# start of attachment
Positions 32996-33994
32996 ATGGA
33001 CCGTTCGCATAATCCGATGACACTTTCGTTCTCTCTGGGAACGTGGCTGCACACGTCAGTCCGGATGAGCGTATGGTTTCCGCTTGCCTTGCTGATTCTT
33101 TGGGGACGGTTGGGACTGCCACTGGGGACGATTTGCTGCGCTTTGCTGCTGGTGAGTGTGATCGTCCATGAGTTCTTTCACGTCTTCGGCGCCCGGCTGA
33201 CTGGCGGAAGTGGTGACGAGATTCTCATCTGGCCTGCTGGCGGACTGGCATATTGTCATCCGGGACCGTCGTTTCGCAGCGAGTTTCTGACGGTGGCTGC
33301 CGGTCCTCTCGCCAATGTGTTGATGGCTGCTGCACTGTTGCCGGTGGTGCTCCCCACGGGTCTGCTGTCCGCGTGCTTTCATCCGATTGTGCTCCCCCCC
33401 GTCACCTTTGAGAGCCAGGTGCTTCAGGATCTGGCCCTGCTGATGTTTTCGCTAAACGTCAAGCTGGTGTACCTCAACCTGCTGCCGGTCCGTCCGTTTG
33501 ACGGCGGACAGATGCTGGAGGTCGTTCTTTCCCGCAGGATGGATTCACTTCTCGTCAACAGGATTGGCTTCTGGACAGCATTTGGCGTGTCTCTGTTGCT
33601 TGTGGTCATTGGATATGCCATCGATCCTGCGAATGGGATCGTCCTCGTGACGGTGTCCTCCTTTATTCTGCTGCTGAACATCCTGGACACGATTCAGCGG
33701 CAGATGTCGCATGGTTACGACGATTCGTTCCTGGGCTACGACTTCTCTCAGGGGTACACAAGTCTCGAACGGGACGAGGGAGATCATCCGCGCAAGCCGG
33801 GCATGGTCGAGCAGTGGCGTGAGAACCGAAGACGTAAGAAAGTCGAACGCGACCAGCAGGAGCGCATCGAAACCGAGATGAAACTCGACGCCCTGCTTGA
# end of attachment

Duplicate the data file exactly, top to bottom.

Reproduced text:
Positions 32996-33994
32996 ATGGA
33001 CCGTTCGCATAATCCGATGACACTTTCGTTCTCTCTGGGAACGTGGCTGCACACGTCAGTCCGGATGAGCGTATGGTTTCCGCTTGCCTTGCTGATTCTT
33101 TGGGGACGGTTGGGACTGCCACTGGGGACGATTTGCTGCGCTTTGCTGCTGGTGAGTGTGATCGTCCATGAGTTCTTTCACGTCTTCGGCGCCCGGCTGA
33201 CTGGCGGAAGTGGTGACGAGATTCTCATCTGGCCTGCTGGCGGACTGGCATATTGTCATCCGGGACCGTCGTTTCGCAGCGAGTTTCTGACGGTGGCTGC
33301 CGGTCCTCTCGCCAATGTGTTGATGGCTGCTGCACTGTTGCCGGTGGTGCTCCCCACGGGTCTGCTGTCCGCGTGCTTTCATCCGATTGTGCTCCCCCCC
33401 GTCACCTTTGAGAGCCAGGTGCTTCAGGATCTGGCCCTGCTGATGTTTTCGCTAAACGTCAAGCTGGTGTACCTCAACCTGCTGCCGGTCCGTCCGTTTG
33501 ACGGCGGACAGATGCTGGAGGTCGTTCTTTCCCGCAGGATGGATTCACTTCTCGTCAACAGGATTGGCTTCTGGACAGCATTTGGCGTGTCTCTGTTGCT
33601 TGTGGTCATTGGATATGCCATCGATCCTGCGAATGGGATCGTCCTCGTGACGGTGTCCTCCTTTATTCTGCTGCTGAACATCCTGGACACGATTCAGCGG
33701 CAGATGTCGCATGGTTACGACGATTCGTTCCTGGGCTACGACTTCTCTCAGGGGTACACAAGTCTCGAACGGGACGAGGGAGATCATCCGCGCAAGCCGG
33801 GCATGGTCGAGCAGTGGCGTGAGAACCGAAGACGTAAGAAAGTCGAACGCGACCAGCAGGAGCGCATCGAAACCGAGATGAAACTCGACGCCCTGCTTGA